In the scriptures amen always serves as a positive response to something that one has just heard or said. This can be a prayer or a teaching (Galatians 1:5 and Deuteronomy 27:15-26). Actually, amen serves at least three positive purposes in scripture: 
  1. It can be used as an exclamation point, as a way of emphasizing and strengthening something just said6
  2. It is also used to confirm the word of another. 
  3. And it is used as a means of identification and association7

According to the Encyclopedia of Jewish Concepts

“By pronouncing ‘amen’ the listener associates himself with what has been uttered; he makes it his own and is ready to conform to it. The people said ‘amen’ to the commandments Moses gave them (Deuteronomy 27:15-26) thus agreeing to follow them and accepting the consequences implied.”8

The NIV Encyclopedia of Bible Words states that “ To say amen is to identify with what is said and to confirm that what has been said is true and binding.”9

Thus to say “Amen!” to what one hears is to affirm that which one hears, to confirm it as true , to identify with it and make it your own.

Does this sound familiar?

In the Meta-states/ Neuro-Semantics model to say “Yes!” to an idea, thought or concept is to confirm it and make it a belief. Your belief. It is to make it a frame of reference and with repetition, your frame of mind. In the same way, to say “Amen!” to God’s Yes of promises fulfilled in Christ is to affirm and confirm His “Yes!” and the truth of those promises being fulfilled. It is to identify with God’s “Yes!” and the truths affirmed and make those truths Your own.10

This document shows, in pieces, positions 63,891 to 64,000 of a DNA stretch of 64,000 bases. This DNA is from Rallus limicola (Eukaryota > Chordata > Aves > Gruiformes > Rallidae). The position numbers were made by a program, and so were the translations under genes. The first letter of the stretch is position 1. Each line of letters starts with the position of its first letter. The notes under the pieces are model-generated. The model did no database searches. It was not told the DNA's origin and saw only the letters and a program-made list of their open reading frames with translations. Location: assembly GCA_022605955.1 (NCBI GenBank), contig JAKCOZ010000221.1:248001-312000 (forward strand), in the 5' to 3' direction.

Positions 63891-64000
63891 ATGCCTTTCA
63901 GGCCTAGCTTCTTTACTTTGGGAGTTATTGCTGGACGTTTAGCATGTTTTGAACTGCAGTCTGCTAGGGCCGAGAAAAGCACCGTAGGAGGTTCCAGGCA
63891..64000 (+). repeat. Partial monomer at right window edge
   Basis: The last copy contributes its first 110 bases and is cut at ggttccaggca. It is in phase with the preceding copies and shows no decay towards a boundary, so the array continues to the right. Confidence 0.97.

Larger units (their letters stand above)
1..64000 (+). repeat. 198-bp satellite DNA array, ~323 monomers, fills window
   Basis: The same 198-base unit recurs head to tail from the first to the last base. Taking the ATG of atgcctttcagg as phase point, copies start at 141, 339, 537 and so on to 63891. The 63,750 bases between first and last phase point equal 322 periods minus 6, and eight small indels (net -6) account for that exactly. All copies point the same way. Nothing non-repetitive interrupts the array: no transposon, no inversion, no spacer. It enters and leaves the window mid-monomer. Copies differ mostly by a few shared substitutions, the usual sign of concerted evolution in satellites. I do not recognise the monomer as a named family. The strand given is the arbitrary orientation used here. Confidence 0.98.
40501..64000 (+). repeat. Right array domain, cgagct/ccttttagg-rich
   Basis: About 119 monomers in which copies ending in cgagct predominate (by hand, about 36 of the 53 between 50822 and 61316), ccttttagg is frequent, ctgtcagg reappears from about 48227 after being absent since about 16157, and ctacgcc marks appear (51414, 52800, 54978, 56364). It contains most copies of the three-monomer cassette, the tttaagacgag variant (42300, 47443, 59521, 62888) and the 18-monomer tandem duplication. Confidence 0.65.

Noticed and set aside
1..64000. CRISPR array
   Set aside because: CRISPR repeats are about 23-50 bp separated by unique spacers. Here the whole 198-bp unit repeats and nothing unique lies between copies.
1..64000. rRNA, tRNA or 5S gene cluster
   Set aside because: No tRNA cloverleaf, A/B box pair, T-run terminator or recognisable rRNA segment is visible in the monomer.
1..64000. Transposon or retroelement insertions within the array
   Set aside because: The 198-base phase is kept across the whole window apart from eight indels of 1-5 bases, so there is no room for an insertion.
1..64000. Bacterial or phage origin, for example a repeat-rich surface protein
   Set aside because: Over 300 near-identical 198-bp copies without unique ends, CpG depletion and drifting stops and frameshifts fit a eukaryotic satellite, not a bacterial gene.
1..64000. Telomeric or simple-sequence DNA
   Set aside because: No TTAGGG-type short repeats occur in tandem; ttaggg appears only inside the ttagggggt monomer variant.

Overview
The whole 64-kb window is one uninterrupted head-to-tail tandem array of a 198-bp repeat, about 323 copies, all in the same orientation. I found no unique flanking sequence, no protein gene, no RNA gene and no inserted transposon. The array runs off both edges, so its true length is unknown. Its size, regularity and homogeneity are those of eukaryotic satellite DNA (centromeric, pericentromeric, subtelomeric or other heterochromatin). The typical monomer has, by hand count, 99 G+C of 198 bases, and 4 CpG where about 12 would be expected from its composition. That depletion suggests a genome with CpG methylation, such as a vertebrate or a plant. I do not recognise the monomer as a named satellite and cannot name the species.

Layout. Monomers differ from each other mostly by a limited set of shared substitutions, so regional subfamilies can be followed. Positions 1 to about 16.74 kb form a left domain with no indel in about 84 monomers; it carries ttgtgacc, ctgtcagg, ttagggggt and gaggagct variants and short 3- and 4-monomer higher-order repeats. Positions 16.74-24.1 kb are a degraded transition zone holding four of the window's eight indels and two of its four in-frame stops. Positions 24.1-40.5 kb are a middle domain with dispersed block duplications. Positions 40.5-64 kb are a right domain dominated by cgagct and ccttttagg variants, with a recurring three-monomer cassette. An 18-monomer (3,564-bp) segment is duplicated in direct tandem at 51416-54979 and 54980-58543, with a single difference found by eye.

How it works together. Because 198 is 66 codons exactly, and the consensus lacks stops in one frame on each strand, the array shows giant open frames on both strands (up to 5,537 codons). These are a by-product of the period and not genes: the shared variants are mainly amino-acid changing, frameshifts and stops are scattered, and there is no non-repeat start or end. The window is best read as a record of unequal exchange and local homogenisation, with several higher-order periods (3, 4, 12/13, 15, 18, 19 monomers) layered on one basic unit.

When we say “Amen!” we are in essence saying “Yes!” to God’s “Yes!”. Thus our “Amen!”  is a “Yes!”, i.e., an affirmation and/or confirmation that is meta to God’s “Yes!” (Our “Amen!” is about his “Yes!”). Our “Amen” is a Meta-Yes!

Applying This to Our Lives

Within the context of the Christian faith and the Christian life to say “Amen!” to God’s Word, to His Truths and promises is to have and exercise faith in God. Said another way to have faith in God is to “Amen!” God and His Word.

According to the Universal Jewish Encyclopedia concerning the use of “Amen!” by the Jewish people:

“‘Amen’ is an affirmation of a firm belief… and as there were many opportunities for pronouncing it the rabbis were quick to note its psychological value as a compact yet all inclusive declaration of faith.” (p. 224)

Theologian Charles Hodge D.D. in his commentary on 2 Corinthians stated,

“To receive God’s testimony concerning His Son, to say ‘Amen’, and to believe all mean the same thing” (The Second Epistle to The Corinthians, p. 23).

That to “Amen!” God’s Word is to exercise faith in, or to believe God’s Word may also be seen in the fact that the Hebrew word for faith, EMUNAH, is derived from the Hebrew word AMAN which denotes firmness and certainty. Depending on how its used Aman can also mean, “to cause to be certain,” “to believe” or “to establish.”11